I hope this finds you and your family doing well! Between 1985 and 1990, a trilogy of Back to the Future films debuted in the United States and were directed by Steven Spielberg. They featured Michael J. Fox as Marty McFly and a wild-haired scientist, Dr. Emmett Brown, played by Christopher Lloyd. All three movies had a little something for everyone as they were part science fiction, part adventure, part comedy and full of different genres of music.
The plots center around Dr. Brown’s successful invention of the flux capacitor which, when paired with radioactive plutonium, created enough energy to enable time travel. The time machine of choice was a DeLorean sports car. The DeLorean Manufacturing Company produced around 9,000 units of its only model, the DMC-12, between 1981-1983. They were futuristic with sleek lines and doors that opened from bottom to top closely resembling wings. It only made sense that an automobile that could successfully circumvent time look the part.
Over the years, the Back to the Future brand has been immensely popular including many goods and services still offered today. Recently, the series has become trendy again as October 21, 2015 marked Back to the Future Day. This particular day was relevant because in Back to the Future II, Marty traveled from October 26, 1985 to October 21, 2015 to save his children and change his family tree.
For several months now, the films have been replaying on cable television. I found it entertaining to sit back down and watch selections from the series again. It has been more than 30 years since Dr. Brown’s time machine first came alive on the big screen. To me, the most intriguing part was to see what the producers of the movie thought 2015 would look like in the mid-1980s. Certainly, not all of their projections came true, but many did especially in the area of computer science. Most notably wireless communication, hand-held tablets, 3D technology, smart devices, video conferencing, caller id, wall-mounted flat screen televisions and fingerprint recognition capabilities.
In the United States, the connection between technology and demographics has never been stronger. The world and our economy is evolving right in front of our eyes. The Baby Boomers, born between 1943-1964, are 77 million people strong and 10,000 of them turn 65 years old every day. This transition will continue for the next 13 years. In comparison, the Millennial generation, born between 1980-2000, encompasses 92 million people. Generation X is sandwiched in the middle and includes only 51 million people.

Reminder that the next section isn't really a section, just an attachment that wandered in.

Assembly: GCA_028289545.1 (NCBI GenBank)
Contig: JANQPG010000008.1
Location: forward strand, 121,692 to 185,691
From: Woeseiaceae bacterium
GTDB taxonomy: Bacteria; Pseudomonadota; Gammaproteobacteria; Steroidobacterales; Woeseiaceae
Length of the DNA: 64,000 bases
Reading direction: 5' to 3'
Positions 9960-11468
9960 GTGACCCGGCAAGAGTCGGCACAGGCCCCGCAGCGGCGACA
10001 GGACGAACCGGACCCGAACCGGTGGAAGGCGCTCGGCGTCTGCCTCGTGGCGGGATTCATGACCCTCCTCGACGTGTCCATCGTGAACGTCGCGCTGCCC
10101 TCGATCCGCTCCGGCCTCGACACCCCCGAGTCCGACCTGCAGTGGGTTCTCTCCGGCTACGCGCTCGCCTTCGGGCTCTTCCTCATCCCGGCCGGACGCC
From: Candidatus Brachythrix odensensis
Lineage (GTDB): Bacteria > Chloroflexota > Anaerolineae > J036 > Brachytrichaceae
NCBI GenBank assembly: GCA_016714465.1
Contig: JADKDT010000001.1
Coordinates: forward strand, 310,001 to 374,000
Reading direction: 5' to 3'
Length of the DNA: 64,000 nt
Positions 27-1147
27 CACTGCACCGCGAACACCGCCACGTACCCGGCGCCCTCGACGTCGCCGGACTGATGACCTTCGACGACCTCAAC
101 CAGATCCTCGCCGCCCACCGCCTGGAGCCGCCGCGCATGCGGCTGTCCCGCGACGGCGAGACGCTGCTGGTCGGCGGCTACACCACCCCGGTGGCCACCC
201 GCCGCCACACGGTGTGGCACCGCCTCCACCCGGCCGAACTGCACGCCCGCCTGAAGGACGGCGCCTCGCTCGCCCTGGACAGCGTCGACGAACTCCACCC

The Millennials are the most connected of all the generations so far and have enjoyed the internet since their teen years. The emergence of the cell phone has facilitated this advancement the most. Today, anyone in the world that can connect to Google from their smartphone has better access to information than the President of the United States did 15 years ago.1 This one industry has disrupted or replaced home phones, pagers, cameras, audio/video recorders, calculators, encyclopedias, Walkmans, cd’s, watches, alarm clocks, maps, radios, flashlights and calendars just to name a few. Though it is hard to believe now, the cell phone, as we know it, will eventually become obsolete just like its predecessor, the bag phone of the 1990s.
In 1965, Gordon Moore, cofounder of Intel, noted that the integrated circuit components on a computer chip had doubled every two years. At the time, he hypothesized that it would continue for at least the next ten. Unbeknownst to him at the time, his observation would still be intact more than five decades later. Now known widely as Moore’s Law, it states that computers get twice as fast for the same price every eighteen months.1 Whether this idea continues to play out or not is anybody’s guess though I would not bet against it. His theory provides a framework for exponential growth and a glimpse into the future.
It is extremely difficult, if not impossible, to connect the dots in advance. Of course, hindsight is always 20/20. Arthur Clarke, famed author and inventor, explained this concept in his 1960 interview A Vision for the Future: “Trying to predict the future is a discouraging, hazardous occupation because the prophet invariably falls between two schools. If his predictions sound at all reasonable, you can be quite sure that in 20 or most 50 years, the progress of science and technology has made him seem ridiculously conservative. On the other hand, if by some miracle a prophet could describe the future exactly as it was going to take place, his predictions would sound so absurd, so far-fetched, that everybody would laugh him to scorn. This has proved to be true in the past and it will undoubtedly be true, even more so, of the century to come.”
The progress of mankind is undeniable and continuous. We add to it with our thoughts and actions on a daily basis. It makes the world a better place and enhances our family tree. I believe the future is bright, even more so than we can imagine. Just think about what October 21, 2045 will look like.
Thank you for allowing us to be a part of your family and for being a part of ours. We hope your 2015 holiday season is the best ever and look forward to a prosperous 2016!
Tim Evans CFP® CLTC
1 Abundance, Peter H. Diamandis and Steven Kotler, 2012
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